There are some horror films that are just waiting to happen. In the case of Cam, the most terrifying fact is that there’s a lot that can happen to you online already. Specially, if you gain any sort of following and have shared any details of your life online. Add to that the fact that toxic behaviour festers online like the plague and you’re basically one step from a real life horror film.
Cam is the brainchild of screenwriter Isa Mazzei and director Daniel Goldhaber. Alice (Madeline Brewer) has created quite a presence online with the personality of Lola, an erotic camgirl on a notorious porn site. As she climbs the ladder of favourites, she’s always nice to her audience but keeps them at bay when they ask for personal details. She has managed to keep her regular life and her online life separate, but that’s all about to change. One night she notices she’s been locked out of her account and somehow she has a live show going on. Who is that person on camera if it’s not her?
The movie works on creeping you out on so many levels that it almost doesn’t need the doppelgänger. Lola’s followers are a group of socially awkward people of the toxic privileged Mr. Nice Guy variety. They all turn against Lola on a dime when a jealous performer decides to do a one-time strip to bring Lola down on the charts. Of course Lola is furious at the other girl, because she can’t really ask her fickle “friendly” followers to stick by her. Once the shows start happening on their own with a fake “Lola” on the screen, Alice’s real life is impacted as her evil twin on the screen gives out personal details without care.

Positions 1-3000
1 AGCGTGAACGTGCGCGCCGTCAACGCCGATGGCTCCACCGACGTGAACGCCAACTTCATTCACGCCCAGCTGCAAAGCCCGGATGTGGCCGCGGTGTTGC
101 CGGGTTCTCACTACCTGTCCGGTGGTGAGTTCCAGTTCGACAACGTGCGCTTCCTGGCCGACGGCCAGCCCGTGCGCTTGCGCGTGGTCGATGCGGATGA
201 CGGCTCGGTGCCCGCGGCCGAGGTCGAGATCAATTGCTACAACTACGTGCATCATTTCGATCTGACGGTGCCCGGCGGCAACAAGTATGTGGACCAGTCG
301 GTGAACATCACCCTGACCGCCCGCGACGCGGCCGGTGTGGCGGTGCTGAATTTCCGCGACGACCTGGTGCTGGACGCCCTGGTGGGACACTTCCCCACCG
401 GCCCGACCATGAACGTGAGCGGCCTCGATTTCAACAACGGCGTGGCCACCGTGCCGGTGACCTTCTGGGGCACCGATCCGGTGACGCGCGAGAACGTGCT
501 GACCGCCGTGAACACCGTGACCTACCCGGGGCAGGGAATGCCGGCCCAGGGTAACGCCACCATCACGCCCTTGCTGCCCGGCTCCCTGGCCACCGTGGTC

And that’s the component here that will make you cringe the most. In the worst example of male toxicity, Lola is becoming extremely popular while Alice and her family get targeted by harassment in real life. Every single male fails in this movie. Even Jordan distances himself from her sister. When Alice tries to involve the police, one cop almost calls her a slut and the other just tells him to “not go on the internet”. This scene has to be taken from real life.
The movie alternates its palette between Alice’s regular life and Lola’s. Lola’s life is shown in bright, glow-in-the-dark, fluorescent colour. In Alice’s life the colour has been muted, showing things regular and plain. When Alice and Lola finally clash, they couldn’t look more different. Obviously, Alice is alone in her final confrontation. There’s no cavalry that will come to her aid. Not even her fellow cam girls will support her.
Highly recommended with one reservation. The ending as feels slightly improvised but it doesn’t take away from the film. As good as this movie is, it does leave a bad taste in your mouth because it illustrates the bad that is already out there. That’s also a good thing, you want to call out the problem when you see it. Madeline Brewer gives a terrific performance. There’s a creepy factor that will make you cringe and stays with you after the movie is over. Only one of the monsters in this film was made up. The others are already out there.
Update: Isa Mazzei won the Cheval Noir award for Best Screenplay for this film.
That will do for now.